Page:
Unmanned Aircraft Systems (UAS) have become an integral part of NATO operations and have advanced into an invaluable asset for Intelligence, Surveillance, and Reconnaissance, as well as for combat missions.
This has not gone unnoticed by both state and non-state actors, which has led to an enormous effort by these players to catch up with or at least mimic the Western level of technology. Over the last decade, China, Russia, and to a certain extent Iran, have considerably advanced the development of UAS, and their latest models seem to have the same performance characteristics as Western models. Russian and Chinese inventories comprise the full range from small and tactical UAS, through Medium- and High-Altitude Long-Endurance (MALE/HALE) systems, to replicas of US and European stealth prototypes.
At the same time, the consumer drone market is one of the world’s fastest-growing businesses, making drone technology literally available for everyone. The market for commercial drones with a significantly higher performance than consumer models is also steadily growing. Due to their increased proliferation, the number of incidents with drones in the vicinity of airports, public events and military installations has raised the attention and concern of the respective civil authorities responsible for public safety and law enforcement.
Countering UAS and drones is a challenging task, both in the military and civil domain. Therefore, it is important to incorporate all available means and to exploit any vulnerabilities to achieve this task. However, most UAS and drone defence applications are focused solely on the Unmanned Aircraft (UA) itself, rather than exploiting the weaknesses of the entire system, which typically also comprise mobile or stationary remote control equipment, radio communication links, and human personnel.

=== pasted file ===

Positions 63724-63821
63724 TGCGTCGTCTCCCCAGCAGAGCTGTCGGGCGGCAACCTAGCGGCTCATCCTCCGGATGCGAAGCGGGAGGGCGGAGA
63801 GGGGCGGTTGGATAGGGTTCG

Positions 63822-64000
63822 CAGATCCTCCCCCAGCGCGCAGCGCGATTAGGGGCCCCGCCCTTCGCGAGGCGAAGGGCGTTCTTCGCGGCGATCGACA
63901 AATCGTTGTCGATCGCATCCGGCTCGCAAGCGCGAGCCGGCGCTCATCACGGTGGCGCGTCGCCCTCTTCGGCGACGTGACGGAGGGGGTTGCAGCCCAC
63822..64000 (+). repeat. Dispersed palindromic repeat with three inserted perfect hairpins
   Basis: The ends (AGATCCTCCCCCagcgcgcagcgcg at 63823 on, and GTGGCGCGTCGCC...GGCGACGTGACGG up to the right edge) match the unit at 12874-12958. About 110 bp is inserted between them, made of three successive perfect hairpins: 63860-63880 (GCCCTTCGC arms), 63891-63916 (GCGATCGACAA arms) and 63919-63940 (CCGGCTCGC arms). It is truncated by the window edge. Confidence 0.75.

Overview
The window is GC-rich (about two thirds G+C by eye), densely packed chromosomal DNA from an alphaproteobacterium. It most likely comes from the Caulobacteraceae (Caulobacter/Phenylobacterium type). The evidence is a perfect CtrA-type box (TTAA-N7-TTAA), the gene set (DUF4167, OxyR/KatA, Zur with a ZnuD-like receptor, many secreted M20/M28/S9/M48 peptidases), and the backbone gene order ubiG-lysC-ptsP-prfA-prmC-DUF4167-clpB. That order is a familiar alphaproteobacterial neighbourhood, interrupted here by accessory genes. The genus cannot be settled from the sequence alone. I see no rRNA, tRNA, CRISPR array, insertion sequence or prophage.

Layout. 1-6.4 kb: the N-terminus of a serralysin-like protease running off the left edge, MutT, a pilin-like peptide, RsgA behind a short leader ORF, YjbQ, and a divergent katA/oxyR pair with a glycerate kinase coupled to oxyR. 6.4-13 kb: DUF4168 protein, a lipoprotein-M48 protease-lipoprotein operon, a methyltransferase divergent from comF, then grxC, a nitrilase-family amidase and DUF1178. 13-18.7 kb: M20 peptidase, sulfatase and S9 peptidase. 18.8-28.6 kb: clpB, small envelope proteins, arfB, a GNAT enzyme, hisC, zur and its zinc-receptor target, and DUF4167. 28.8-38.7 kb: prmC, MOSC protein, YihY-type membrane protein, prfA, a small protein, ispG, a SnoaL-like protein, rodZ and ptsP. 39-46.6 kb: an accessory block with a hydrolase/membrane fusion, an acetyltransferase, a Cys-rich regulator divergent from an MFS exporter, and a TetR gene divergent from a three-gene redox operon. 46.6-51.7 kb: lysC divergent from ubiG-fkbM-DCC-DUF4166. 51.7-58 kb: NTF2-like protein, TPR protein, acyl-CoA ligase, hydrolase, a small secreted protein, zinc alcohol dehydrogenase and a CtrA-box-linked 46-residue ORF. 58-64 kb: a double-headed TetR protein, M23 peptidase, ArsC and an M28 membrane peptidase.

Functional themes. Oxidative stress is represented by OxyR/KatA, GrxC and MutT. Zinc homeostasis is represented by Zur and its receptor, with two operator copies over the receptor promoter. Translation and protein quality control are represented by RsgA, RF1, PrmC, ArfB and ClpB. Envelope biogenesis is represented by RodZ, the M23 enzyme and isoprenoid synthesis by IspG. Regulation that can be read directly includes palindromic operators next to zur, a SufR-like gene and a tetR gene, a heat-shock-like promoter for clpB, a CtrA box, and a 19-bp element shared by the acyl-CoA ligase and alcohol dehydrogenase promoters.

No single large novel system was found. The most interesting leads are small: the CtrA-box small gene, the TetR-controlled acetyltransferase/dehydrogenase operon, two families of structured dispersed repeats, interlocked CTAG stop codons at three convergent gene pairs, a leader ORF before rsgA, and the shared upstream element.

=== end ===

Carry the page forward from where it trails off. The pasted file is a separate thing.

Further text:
It is also important to note that countering UAS and drones is already a task in peacetime whereas most military defence applications are intrinsically designed for a conflict scenario. Not to mention that the legal frameworks for operating in peace, crisis, or conflict differ significantly. Hence, adopting civil approaches to this challenge and incorporating the civil authorities is required when the employment of military force is restricted or prohibited.
To stimulate thought on a more comprehensive approach when having to counter UAS and drones, this book provides the reader with a broad assortment of the different military, civil, and legal perspectives on the subject matter.
I invite you and your staff to read through this book and to critically assess the conclusions and recommendations presented. We welcome any observations you may have with regard to this book or future issues it identifies. Please feel free to contact my JAPCC staff for any inquiries and comments.
Lieutenant General, GE AF
Executive Director, JAPCC